Monday, September 29, 2014
Resources for September 29, 2014
Hussain, Murtaza. "How the U.S. Concocted a Terror Threat to Justify Syria Strikes, and the Corporate Media Went Along." Democracy Now (September 29, 2014)
Potter, Gary. "Militarized Police and Urban Colonies." Uprooting Criminology (January 20, 2014)
Hudson, David. Bardot @ 80: “‘Ban Bardot!’ advocated the morality leagues as if she were some kind of illegal drug.” Keyframe (September 28, 2014)
Kohn, Eric. "Was Richard Linklater's 12 Year Production 'Boyhood' Worth the Wait? In a Word, Yes." Indiewire (January 20, 2014)
Wertz, Peter. "Amarcord (1973)." Wertz of Wisdom (March 10, 2014)
Kizirian, Shari. "On the Street Where He Lives: Kleber Mendonça Filho films locally, stirs globally with Neighboring Sounds." Keyframe (January 13, 2014)
Bell, Anthea and George Prochnik. "The Cultural Redemption of Stefan Zweig." The Bat Segundo Show #550 (September 17, 2014)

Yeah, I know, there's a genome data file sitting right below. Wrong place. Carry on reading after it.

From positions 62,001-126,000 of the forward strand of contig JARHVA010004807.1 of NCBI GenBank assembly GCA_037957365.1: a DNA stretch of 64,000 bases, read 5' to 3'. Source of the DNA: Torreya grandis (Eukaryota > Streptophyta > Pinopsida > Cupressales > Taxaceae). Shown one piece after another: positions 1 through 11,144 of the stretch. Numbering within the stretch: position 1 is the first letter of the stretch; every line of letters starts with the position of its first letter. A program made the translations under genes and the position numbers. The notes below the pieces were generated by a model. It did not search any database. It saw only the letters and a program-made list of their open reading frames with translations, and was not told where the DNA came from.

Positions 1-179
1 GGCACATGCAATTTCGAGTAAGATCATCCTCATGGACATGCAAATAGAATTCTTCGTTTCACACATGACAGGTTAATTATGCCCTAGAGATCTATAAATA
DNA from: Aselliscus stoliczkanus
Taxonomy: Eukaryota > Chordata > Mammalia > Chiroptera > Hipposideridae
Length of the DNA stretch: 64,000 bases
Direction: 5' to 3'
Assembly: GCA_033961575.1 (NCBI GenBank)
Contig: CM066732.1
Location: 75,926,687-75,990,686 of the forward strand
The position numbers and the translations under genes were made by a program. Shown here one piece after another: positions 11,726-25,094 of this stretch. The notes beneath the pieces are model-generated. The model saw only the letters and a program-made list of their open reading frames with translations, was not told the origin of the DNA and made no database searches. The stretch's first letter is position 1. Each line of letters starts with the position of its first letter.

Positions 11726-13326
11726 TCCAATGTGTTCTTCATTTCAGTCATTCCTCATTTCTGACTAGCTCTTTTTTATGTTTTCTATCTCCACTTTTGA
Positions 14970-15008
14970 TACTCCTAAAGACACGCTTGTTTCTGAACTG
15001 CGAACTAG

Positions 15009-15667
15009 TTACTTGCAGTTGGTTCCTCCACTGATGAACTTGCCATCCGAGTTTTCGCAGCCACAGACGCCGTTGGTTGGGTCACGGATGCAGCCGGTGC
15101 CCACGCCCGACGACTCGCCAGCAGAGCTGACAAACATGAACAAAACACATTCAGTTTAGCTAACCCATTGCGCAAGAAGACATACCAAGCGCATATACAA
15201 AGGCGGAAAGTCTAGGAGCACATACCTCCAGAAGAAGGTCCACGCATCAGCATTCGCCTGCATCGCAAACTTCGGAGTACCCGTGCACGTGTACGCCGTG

: extremely sharp or keen
The wit and keen insight found in her blog are a testament to her rapier mind.
"Mr. Brady was a veteran Republican aide and a popular figure among Washington journalists. He was equipped with a rapier wit and a buoyant charm that tended to defuse controversy even before he began working for the White House in January 1981." — Jon Thurber, The Washington Post, August 5, 2014
A rapier is a straight, two-edged sword with a narrow pointed blade, designed especially for thrusting. According to Encyclopædia Britannica, "the long rapier was beautifully balanced, excellent in attack, and superb for keeping an opponent at a distance." The word itself, which we borrowed in the 16th century, is from Middle French rapiere. The first time that rapier was used as an adjective in its figurative "cutting" sense, it described a smile: "Who can bear a rapier smile? A kiss that dooms the soul to death?" ("The Lover's Lament" by Sumner Lincoln Fairfield, 1824). The adjective these days most commonly describes wit—an association that dates to the 1850s.